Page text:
A fixed income instrument such as a bond, bill or note pays a predetermined amount of cash at regular intervals.

This amount - a percentage of par, or the face value of the instrument, is determined by two factors : the payment frequency, and the coupon.

The coupon is expressed in percentage form, e.g., 6%, 8%, etc. The amount received by the investor is called the coupon payment.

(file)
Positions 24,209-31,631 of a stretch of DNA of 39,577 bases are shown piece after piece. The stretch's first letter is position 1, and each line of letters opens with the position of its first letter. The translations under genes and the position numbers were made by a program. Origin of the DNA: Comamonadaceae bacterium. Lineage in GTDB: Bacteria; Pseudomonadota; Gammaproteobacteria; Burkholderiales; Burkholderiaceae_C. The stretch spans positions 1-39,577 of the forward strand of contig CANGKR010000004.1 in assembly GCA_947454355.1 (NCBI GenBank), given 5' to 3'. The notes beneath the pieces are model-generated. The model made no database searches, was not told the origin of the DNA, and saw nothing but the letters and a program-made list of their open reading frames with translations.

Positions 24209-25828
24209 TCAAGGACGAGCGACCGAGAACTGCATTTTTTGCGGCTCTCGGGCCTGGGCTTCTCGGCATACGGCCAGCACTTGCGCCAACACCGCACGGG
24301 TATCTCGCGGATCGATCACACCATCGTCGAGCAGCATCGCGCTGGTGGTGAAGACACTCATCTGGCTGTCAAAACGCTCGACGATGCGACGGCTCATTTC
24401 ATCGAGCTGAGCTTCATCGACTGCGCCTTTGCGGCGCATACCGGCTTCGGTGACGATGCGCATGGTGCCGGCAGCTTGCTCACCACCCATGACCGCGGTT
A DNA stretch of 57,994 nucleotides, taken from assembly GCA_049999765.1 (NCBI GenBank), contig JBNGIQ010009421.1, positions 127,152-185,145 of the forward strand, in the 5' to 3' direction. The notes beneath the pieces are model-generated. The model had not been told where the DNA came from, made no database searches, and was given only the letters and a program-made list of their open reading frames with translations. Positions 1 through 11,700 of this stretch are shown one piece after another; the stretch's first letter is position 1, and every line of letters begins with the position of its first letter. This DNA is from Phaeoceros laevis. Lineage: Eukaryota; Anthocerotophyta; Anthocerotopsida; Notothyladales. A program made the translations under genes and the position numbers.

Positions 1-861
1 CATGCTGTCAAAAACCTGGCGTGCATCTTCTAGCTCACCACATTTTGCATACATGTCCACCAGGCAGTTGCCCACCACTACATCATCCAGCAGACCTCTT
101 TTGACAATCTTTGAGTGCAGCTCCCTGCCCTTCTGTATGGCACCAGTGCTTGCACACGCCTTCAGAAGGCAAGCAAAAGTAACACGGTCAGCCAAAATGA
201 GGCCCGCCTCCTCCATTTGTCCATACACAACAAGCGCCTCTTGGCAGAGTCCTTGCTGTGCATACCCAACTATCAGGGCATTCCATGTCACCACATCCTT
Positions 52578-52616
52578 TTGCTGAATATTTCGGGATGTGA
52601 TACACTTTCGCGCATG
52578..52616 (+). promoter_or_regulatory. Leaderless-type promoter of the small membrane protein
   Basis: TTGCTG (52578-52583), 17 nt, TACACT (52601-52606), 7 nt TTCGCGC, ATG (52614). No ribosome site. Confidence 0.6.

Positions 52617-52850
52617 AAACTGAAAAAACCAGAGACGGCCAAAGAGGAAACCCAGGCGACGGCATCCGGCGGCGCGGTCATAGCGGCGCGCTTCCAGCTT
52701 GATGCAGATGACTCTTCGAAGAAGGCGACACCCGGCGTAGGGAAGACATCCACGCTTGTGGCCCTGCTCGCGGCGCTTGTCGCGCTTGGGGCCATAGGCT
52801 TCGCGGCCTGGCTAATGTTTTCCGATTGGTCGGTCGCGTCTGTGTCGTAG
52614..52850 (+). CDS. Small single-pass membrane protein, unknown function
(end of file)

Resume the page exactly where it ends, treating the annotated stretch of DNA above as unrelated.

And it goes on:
Payment frequency is typically defined according to the instrument itself - US Government bonds, for example, pay twice a year or semi-annually. Other bonds, for example Municipals or Corporates may pay only once a year.

In the example above, the owner of a 6% US Government bond would receive a $30 twice a year.

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